Born and raised in rural Virginia, in what he has described as a coalfield town with no restaurants or stoplights, where people eat food from the garden as a way of life, Homer Sean Brock (credit the New Yorker for revealing his first name) began his culinary career at Johnson & Wales University in Charleston. After seven years in the food world — two under chef Robert Carter at Charleston’s Peninsula Grill, two under chef Walter Bundy of Richmond’s Lemaire, and three as executive chef at the Hermitage Hotel in Nashville — Brock became executive chef at Charleston’s oldest restaurant, McCrady’s (George Washington is supposed to have eaten there). That’s where things really started taking off. 
 
We’re talking about a chef who decided to grow produce in his own gardens, who became a passionate advocate for seed preservation, and who, most significantly, opened Husk, a restaurant that former New York Times restaurant critic Sam Sifton noted “was hailed as possibly the most important restaurant in the history of Southern cooking, even before it opened.” Since then, it has been nationally acknowledged as meeting those expectations, even being named Best New Restaurant in America in 2011 by Bon Appétit. At Husk, Brock highlights black garlic barbecue pig’s ear and Cheddar pimento while simultaneously naming methylcellulose as one of his favorite new ingredients. As a profile noted in 2011, “At Husk, Brock is re-creating what Southern food once was. At McCrady’s, he’s showing what it could be.”A hamburger isn’t the reason to name Brock American chef of the year. But the mission to perfect this American institution by a chef who celebrates heirloom indigenous Southern products like no other restaurateur (“If it doesn’t come from the South, it’s not coming through the door,” he has stated)…well, that juxtaposition of culinary mud and opera epitomizes this chef’s scope, ethos, and ambition.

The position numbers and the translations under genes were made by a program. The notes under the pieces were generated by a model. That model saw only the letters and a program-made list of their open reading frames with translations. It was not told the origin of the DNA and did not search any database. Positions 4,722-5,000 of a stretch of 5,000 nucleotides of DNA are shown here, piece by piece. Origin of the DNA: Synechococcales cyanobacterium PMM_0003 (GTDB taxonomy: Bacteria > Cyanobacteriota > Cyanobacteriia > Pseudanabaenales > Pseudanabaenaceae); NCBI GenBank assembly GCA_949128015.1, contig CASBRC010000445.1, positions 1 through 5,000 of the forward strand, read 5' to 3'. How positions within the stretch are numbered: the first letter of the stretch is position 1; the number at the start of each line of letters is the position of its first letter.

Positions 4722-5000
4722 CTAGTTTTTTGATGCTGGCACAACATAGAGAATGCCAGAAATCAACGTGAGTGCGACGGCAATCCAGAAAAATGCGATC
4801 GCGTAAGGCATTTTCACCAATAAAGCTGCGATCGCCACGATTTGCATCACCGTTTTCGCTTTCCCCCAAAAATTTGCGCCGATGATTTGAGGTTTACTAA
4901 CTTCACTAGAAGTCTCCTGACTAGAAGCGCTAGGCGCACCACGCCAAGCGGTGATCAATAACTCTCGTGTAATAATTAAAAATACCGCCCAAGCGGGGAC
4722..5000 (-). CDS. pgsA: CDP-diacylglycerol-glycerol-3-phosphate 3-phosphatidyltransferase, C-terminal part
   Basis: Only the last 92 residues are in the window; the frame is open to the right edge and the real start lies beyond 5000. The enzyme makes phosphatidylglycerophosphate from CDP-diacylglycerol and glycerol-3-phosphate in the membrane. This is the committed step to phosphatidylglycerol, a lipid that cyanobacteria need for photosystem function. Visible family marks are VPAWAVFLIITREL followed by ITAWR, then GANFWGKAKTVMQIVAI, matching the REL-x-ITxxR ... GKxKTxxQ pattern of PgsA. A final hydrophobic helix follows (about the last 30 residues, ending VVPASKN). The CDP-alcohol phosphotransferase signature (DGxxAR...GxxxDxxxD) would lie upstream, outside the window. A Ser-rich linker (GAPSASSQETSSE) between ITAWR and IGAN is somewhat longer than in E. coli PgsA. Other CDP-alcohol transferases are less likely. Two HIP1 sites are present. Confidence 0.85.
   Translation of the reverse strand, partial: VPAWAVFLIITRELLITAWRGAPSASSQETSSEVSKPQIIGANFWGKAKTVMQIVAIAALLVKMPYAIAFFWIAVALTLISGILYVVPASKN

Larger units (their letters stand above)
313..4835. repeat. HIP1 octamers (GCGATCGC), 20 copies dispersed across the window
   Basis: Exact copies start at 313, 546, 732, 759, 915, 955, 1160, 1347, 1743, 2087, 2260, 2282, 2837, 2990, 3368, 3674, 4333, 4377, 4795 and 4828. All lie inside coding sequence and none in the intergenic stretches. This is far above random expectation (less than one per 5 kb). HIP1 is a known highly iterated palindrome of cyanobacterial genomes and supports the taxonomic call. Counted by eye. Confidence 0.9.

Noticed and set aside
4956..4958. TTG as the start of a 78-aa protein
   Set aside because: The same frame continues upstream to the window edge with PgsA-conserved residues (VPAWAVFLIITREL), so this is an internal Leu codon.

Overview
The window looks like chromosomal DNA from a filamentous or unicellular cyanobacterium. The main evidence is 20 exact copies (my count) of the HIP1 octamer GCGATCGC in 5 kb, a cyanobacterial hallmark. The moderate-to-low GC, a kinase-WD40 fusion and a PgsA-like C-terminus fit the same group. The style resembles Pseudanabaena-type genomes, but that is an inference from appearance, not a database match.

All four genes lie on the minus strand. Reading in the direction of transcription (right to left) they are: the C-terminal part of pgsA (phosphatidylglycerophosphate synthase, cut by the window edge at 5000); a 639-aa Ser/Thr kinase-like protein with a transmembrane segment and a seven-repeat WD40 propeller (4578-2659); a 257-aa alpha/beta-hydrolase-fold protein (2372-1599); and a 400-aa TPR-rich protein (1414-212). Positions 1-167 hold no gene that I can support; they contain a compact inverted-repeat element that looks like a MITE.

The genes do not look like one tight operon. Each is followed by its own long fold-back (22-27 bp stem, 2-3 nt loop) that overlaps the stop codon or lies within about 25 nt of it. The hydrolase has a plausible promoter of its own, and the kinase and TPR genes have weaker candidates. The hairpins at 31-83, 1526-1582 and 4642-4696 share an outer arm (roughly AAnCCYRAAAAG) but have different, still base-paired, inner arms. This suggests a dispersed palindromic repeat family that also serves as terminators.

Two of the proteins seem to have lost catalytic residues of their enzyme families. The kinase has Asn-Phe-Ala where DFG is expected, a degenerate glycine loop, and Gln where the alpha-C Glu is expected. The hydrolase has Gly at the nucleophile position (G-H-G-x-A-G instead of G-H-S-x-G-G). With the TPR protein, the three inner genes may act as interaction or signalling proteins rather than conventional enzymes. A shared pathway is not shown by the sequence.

A risk-taker, a proponent of Southern tradition, and an advocate for modern technique, Sean Brock represents American culinary pioneering in one of its hottest, oldest, and proudest culinary traditions. For these reasons, we're pleased to announce that chef Sean Brock was singled out by The Daily Meal as 2014’s Chef of the Year in America (joined this year by The Daily Meal's 2014 International Chef of the Year Andoni Luis Aduriz). 
 
We reached out to both chefs to discover where they, and the state of food, may be heading. In this interview with Sean Brock, the chef explains the magic of Southern cooking, the difference between his two Charleston flagships, and his most important inspirations and mentors as a chef. 
 

The Daily Meal: What is the magic of Southern cooking? Why does it seem that the vast region we call the American South encompasses what is arguably the richest and most varied food culture in the nation?
Sean Brock: I suppose it all goes back to agriculture. If you look at the history of agriculture in America, the South has one of the oldest stories. Agriculture has a special way of shaping cuisines. The cultural diversity that agriculture has produced is certainly the guiding light for Southern cuisine. The range of cultures influencing the food of the American South is mind-boggling. All of those influences, combined with our unique geography, create a very special cuisine; one that produces specific emotions and flavors.